The scene shifted from nightmare to memory.
Here she recognized herself, her queer white skin, and remembered that friends called her Percy. A distinguished professor held her in his arms. Her body was corseted, swathed in satin, wreathed in heather. He wore a fine frock coat and waltzed with her by moonlight. His black hair lustrous in shafts of silver light, his dark eyes bright and compelling, this was her one true love. Acutely aware of the press of his hand and the curve of his lips, here was her destiny, the man who understood her, who unlocked her eerie visions and made everything strange about her beautiful.
The handsome, stoic face of Professor Alexi Rychman suddenly shifted, and in its place flashed red, angry eyes—fiery, terrible eyes—and she heard the all too familiar hissing of snakes. She bolted upright, launching herself toward consciousness before those eyes could seek her out.
Percy awoke in a large room she did not know.
Upright in a strange bed, thin nightgown askew upon her shoulders, a black cloak that had been wrapped around her body was cast back against the sheets. Tiny flecks of ash remained lodged in the cuffs of her meagre sleeves. She squinted, her pale, sensitive eyes straining against bright light. French doors covered in lace curtains led onto a terrace. Beyond, a few trees and chimneys were visible in the dense morning fog. The room was full of rich furnishings, fresh flowers and finery. Percy had never set foot in a room so regal. All that she recognized in the moment was her own colourless flesh. That, she was sure, was uniquely of her own time and peculiar existence in the year she knew to be 1888.
A tall clock near the bed chimed eight in echoing tones. Works of gilt-framed art on the walls seemed illuminated by their own paint, the distinct style of Miss Josephine Belledoux, a friend of her dear Prof— Her heart seized. Where was he? “Alexi!” Percy gasped, batting locks of ivory-white hair out of her eyes.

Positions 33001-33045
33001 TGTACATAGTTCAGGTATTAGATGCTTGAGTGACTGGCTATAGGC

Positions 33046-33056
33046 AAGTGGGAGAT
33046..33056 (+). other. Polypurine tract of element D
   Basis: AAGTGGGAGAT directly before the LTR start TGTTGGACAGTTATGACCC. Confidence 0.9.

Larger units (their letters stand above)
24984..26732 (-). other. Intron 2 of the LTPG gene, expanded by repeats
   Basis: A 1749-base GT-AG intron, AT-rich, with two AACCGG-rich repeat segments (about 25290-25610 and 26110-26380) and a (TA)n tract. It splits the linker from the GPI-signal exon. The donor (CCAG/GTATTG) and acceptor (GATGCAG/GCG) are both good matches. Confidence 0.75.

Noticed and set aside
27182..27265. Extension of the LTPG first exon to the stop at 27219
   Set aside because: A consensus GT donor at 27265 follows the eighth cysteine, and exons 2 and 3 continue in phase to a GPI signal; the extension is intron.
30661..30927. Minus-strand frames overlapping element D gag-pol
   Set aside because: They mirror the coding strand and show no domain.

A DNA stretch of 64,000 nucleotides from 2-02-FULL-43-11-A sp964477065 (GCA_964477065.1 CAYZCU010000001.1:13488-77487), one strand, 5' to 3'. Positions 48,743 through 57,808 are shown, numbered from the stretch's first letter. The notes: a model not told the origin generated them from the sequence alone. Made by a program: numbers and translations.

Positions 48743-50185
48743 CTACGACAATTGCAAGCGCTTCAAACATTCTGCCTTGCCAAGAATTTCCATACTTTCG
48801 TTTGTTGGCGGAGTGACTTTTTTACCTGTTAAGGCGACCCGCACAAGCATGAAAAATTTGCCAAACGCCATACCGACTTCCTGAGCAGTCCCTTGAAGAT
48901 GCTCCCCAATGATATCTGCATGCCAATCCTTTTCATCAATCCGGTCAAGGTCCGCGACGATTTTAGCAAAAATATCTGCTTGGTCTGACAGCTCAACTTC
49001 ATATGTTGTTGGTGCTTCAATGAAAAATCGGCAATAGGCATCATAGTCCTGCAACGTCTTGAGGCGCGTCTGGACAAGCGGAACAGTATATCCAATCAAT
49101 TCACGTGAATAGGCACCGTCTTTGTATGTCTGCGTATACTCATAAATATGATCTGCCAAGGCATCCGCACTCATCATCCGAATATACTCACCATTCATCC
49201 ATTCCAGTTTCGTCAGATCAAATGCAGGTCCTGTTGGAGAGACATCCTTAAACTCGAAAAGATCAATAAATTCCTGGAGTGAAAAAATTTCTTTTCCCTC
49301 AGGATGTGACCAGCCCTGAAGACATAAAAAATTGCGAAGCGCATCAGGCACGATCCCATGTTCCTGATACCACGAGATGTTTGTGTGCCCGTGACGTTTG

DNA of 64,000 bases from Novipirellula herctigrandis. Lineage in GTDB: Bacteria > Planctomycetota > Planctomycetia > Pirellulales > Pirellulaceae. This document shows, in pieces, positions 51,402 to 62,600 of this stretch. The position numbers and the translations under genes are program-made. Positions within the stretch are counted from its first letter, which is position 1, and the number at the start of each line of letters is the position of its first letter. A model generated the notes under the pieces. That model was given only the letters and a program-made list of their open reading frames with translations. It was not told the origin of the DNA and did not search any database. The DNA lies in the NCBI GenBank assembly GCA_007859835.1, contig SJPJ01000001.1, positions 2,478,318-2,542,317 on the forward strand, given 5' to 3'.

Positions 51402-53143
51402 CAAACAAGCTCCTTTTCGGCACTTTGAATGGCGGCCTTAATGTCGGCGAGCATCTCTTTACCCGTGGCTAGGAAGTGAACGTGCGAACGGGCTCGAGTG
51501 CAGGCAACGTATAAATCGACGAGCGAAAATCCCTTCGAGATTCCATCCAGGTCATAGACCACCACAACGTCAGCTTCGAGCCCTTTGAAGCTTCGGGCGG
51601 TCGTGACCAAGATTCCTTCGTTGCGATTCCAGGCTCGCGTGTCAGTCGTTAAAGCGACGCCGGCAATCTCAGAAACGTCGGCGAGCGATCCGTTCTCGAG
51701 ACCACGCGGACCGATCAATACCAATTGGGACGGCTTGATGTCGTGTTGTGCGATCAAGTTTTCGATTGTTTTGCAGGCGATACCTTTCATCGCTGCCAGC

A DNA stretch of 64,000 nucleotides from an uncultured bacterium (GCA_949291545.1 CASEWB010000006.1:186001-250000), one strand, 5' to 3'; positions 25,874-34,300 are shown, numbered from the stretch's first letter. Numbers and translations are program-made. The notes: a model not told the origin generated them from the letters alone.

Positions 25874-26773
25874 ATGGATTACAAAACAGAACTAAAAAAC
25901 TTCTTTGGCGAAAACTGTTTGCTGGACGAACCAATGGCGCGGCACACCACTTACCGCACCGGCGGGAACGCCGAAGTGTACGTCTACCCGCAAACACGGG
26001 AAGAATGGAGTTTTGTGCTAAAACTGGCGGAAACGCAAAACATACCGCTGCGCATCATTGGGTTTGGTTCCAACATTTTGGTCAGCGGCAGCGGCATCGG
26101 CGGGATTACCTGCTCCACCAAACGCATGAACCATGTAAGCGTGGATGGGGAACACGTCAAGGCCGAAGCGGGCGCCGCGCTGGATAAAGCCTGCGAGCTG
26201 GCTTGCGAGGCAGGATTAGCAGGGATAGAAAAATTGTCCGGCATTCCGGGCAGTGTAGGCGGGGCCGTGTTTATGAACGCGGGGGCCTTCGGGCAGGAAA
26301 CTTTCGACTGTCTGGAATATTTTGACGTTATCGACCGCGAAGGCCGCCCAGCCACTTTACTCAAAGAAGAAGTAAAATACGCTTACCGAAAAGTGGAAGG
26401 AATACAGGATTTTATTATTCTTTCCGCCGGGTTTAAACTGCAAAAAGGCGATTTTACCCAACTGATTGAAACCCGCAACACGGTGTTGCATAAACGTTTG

“Percy,” came a rich voice from behind her.
With a rustle, the thick velvet duvet was tossed aside. Percy turned to behold a formidable man who was older than she, singularly breathtaking, and…sharing her bed. Her veins flooded with incapacitating heat.
Alexi groggily rose to a seated position at her side. His striking figure, ever clad in various fabrics of black and the occasional grey, was in a state of uncommon disarray. A delectable sound escaped him as he reached for her hand and brought it to his lips, kissing the ring that had so recently betrothed her to him. It wasn’t a dream. True, they’d just survived a nightmare, but she’d emerged from the other side victorious—and his.
The line of his sternum, the graceful curve of his collarbone, was glimpsed through the open neck of his clothing. This previously hidden treasure heightened her feverish temperature. The hem of his signature scarlet cravat clung limply to his collar like a stream of stage blood. The purpling bruise around his neck reminded her of the night’s horrific events. She’d never seen him so disheveled, and she’d never allowed herself such an intense flood of emotion at the sight of him.